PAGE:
How To Learn Anything Fast
In this digital age where automation is a norm, and nothing is permanent but change, humans have partly evolved as an accessory to a machine, and a filler in an assembly line gap. Everything is powered by and maintained by technology. Information dissemination has been made widely and quickly accessible, which made the good ol’ libraries practically obsolete. Learning has become so easy, and rid of restrictions.
We facilitators have been rising to the challenge year-after-year. From the traditional brick-and-mortar set up, which was perceived to be debilitated by lack of technological advancements, to a computer-abled environment, to a tandem of humans and technology which we now refer to as blended learning, we have greatly evolved both in skill, and our capacity to embrace changes. We utilize the capabilities of the digital world to better respond to different learning styles and needs, and transform it into a tool for engagement.
Blended or hybrid learning in definition, is an integration of traditional facilitation, and utilization of online media. Online technology is used to supplement and improve the learning process, while using an adaptation of learning methodologies, and still designed to fulfill various educational objectives.
Over the years, technology has played a huge part in mediating between facilitators and learners. Classrooms have quickly transformed into laboratories, and the world wide web provided outlets for learning materials via webinars and downloadable learning packets. Self-paced materials gained popularity, providing timed face-to-face interaction, and self-induced learning. Blended Learning provided an avenue for learners and facilitators alike, to engage in an online community, and access to learning beyond the confines of a four-walled room.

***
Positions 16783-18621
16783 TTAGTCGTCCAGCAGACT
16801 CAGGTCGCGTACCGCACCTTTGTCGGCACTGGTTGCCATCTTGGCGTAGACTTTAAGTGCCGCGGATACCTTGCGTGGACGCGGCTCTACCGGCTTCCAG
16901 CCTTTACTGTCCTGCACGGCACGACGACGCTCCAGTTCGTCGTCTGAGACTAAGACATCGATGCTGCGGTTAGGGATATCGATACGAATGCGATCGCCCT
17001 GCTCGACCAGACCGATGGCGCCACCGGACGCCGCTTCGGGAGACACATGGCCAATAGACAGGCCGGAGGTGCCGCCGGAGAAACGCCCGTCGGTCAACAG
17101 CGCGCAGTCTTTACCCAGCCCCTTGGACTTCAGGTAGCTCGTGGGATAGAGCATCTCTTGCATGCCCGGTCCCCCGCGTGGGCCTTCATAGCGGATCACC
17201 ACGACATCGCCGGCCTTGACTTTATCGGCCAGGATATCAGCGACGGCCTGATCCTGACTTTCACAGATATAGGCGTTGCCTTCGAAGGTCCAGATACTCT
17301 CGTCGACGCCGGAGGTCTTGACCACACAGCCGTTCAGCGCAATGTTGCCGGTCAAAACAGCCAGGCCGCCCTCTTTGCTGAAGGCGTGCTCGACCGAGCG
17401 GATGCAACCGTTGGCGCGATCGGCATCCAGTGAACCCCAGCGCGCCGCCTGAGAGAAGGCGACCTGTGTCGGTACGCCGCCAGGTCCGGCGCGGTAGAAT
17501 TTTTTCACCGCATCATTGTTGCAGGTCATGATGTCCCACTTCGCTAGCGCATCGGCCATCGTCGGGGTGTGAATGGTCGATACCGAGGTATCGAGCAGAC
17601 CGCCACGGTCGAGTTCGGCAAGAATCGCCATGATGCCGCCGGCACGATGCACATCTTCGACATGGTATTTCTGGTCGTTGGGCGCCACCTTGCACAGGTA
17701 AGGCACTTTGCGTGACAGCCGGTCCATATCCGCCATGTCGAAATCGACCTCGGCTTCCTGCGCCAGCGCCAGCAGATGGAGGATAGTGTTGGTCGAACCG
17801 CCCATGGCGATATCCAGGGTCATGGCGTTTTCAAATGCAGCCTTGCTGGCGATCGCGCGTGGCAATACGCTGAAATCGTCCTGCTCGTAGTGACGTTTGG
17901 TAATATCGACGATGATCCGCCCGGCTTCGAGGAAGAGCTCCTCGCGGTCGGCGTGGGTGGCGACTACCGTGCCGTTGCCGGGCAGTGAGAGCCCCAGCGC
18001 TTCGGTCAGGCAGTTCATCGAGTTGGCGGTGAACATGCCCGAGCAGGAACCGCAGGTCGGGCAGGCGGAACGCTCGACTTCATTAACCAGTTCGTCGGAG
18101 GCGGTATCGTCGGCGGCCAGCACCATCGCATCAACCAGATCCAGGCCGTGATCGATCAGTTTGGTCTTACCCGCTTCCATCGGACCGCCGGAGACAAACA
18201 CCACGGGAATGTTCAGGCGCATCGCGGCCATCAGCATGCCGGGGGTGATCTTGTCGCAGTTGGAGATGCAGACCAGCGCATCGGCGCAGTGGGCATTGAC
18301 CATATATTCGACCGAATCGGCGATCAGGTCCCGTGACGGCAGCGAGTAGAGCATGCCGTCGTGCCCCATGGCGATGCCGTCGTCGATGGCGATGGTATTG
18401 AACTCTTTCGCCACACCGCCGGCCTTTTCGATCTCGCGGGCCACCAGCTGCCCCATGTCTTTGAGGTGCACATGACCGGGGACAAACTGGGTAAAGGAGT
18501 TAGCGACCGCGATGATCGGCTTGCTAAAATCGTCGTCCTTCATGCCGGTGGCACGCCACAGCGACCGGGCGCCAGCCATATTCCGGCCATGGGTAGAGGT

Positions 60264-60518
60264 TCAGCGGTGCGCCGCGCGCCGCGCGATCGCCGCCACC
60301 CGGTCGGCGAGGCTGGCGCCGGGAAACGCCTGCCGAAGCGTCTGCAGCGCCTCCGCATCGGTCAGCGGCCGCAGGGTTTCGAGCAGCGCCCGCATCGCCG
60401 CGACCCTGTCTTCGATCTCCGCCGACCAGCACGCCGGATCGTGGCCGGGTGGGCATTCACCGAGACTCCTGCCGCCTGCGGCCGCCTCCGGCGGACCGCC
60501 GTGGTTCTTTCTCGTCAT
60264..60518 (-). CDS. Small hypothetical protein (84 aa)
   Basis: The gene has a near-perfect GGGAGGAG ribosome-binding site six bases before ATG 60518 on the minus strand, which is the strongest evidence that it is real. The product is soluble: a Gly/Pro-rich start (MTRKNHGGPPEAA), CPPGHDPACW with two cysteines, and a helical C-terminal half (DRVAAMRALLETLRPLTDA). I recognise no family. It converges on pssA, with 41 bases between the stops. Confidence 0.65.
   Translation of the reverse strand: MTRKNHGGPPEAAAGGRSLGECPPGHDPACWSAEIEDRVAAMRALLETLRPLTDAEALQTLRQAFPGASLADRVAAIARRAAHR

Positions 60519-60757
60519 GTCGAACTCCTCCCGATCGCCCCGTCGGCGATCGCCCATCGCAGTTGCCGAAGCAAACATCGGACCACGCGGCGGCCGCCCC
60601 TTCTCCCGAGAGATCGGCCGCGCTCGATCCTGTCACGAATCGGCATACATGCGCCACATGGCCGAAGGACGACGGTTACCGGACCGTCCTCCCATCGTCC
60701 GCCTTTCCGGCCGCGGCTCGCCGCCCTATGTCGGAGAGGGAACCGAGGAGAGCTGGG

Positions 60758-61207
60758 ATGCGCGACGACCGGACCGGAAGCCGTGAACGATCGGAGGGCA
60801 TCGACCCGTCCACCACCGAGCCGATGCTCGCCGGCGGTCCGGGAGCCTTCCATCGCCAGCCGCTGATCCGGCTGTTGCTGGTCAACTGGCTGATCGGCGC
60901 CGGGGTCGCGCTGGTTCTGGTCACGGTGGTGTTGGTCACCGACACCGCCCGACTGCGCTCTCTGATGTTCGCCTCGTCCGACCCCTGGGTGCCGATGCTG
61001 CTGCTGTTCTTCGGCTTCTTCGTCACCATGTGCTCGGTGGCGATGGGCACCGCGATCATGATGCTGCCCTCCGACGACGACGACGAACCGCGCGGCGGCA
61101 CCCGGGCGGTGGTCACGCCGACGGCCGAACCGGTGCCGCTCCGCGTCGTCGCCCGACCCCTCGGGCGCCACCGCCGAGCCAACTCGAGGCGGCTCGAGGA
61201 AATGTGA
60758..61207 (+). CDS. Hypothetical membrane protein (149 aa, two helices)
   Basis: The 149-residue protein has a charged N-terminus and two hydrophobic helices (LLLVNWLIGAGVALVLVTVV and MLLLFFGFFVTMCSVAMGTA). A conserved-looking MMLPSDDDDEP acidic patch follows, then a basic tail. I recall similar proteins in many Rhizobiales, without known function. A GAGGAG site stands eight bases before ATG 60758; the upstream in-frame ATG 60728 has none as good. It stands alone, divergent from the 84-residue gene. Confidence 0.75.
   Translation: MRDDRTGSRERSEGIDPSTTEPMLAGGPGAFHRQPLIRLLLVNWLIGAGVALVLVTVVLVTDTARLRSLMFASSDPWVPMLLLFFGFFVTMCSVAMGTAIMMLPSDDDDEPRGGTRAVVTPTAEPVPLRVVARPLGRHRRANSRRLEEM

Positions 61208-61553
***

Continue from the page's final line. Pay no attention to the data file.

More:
This model has given way to a better time management scheme. Learners are able to digest information based on comprehension speed, and are able to go back and reference information from a standard source.
Blended Learning also promotes learner-centered interaction. Material designs are learning style centric, catering to the needs of different learners, guided by VARK’s (Visual-Aural-Read/Write-Kinesthetic) multimodal facets.
Collaboration is also encouraged, with advanced digital aids, learners are able to research and share ideas to a group. Online portals provide avenues for its users to contribute and make the ideas available for the community’s consumption.
Engagement is made easier and more natural, with learners having access to information nuggets, sharing and interacting is made more insightful, and pleasantly challenging.
The facilitator brings all of these components together, directing learners towards the skill-building and behavioral aspects of learning, using expertise on facilitation and classroom management skills refined over years of facilitation. Blended learning may be the 21st century’s learning model of choice. It presents a psychomotor advantage, satisfies self-paced needs, helps drive engagement through its variety of channels, and fulfills the need for a face-to-face interaction which plays a big role in the evaluation and mentoring of the learner.
Karen Anne Sordan
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